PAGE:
Switch to Desktop Site
 
 

Global leadership: Voters launch a power surge of women

Next Previous

Page 3 of 9

About these ads

Scholars and advocates caution that the female power surge does not always lead to improved socioeconomic status or increased rights for women. The amount of power wielded by a head of state varies, and studies show that women have more often moved into the weaker executive slots.

Moreover, female representation seems to have flat-lined the world's most powerful countries – in particular, the United States. Although pundits called this election year in the US the "Year of the Republican Woman," the reality was far less dramatic. While significantly more Republican women ran in House primaries (128), fewer won (47) than in 2004. And despite some high profile victories – Nikki Haley becoming South Carolina's first woman governor, or Kelly Ayotte taking one of New Hampshire's Senate seats – the overall number of female governors stayed the same, at six, and the number of women in Congress overall stayed about the same. The Inter-Parliamentary Union ranks the US 73rd in the world in terms of female representation, tied with Turkmenistan.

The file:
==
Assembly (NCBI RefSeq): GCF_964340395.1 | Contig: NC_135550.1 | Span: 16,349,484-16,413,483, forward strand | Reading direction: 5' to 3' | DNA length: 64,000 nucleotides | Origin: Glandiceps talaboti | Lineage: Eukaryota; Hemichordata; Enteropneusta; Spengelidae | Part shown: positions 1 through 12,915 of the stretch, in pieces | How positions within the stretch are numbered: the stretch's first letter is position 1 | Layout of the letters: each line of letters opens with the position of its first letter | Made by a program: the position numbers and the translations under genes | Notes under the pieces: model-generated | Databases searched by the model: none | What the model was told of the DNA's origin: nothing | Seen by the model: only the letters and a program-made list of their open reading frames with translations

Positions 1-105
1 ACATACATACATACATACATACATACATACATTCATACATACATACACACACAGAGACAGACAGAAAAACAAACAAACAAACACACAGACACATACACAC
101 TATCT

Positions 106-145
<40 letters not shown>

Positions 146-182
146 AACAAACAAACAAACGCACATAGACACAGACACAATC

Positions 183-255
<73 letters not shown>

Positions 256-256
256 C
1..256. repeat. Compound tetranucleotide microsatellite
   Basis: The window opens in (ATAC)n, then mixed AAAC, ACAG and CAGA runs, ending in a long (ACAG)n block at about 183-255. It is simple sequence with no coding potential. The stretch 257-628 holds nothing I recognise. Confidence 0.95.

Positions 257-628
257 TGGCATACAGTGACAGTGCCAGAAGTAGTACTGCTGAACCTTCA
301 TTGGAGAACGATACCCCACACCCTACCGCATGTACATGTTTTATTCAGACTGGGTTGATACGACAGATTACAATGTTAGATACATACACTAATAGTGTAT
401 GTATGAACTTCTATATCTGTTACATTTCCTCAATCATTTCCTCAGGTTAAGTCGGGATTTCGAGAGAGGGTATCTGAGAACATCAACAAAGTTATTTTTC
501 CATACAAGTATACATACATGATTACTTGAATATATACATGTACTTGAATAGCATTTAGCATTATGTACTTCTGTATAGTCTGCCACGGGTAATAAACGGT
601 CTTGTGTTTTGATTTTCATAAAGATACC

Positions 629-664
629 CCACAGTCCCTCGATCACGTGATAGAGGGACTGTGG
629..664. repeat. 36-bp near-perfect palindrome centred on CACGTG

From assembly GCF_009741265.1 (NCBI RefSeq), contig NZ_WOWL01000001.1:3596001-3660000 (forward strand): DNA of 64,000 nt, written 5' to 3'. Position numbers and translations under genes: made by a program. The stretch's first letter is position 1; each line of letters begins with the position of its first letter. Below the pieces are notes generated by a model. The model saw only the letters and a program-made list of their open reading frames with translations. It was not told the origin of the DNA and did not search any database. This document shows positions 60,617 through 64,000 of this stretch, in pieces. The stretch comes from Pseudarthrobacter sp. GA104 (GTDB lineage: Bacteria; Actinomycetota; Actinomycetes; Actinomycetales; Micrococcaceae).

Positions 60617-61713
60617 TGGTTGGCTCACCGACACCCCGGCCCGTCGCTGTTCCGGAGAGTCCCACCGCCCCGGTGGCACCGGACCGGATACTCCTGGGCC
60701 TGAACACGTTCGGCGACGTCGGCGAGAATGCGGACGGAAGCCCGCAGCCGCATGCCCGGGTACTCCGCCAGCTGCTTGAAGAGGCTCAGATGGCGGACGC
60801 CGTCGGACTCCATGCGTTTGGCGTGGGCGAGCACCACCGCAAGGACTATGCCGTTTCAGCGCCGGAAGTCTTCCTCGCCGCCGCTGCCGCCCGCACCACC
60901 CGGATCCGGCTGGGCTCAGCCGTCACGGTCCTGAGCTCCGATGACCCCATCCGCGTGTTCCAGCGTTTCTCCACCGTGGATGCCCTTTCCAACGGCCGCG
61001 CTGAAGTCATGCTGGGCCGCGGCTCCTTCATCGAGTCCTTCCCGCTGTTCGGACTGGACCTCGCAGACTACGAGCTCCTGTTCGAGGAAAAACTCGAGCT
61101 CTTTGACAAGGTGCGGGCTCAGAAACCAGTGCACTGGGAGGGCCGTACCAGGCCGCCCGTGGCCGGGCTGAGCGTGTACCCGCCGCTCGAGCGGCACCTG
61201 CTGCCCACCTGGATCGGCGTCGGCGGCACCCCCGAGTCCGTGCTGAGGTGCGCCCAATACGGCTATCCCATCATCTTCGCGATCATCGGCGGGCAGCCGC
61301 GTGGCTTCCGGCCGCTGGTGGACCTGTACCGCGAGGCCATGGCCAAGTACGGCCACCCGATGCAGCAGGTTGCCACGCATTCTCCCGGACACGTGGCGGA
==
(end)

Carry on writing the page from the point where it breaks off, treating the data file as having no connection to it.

Next Previous

Page 3 of 9


Follow Stories Like This
Get the Monitor stories you care about delivered to your inbox.

Share

Loading...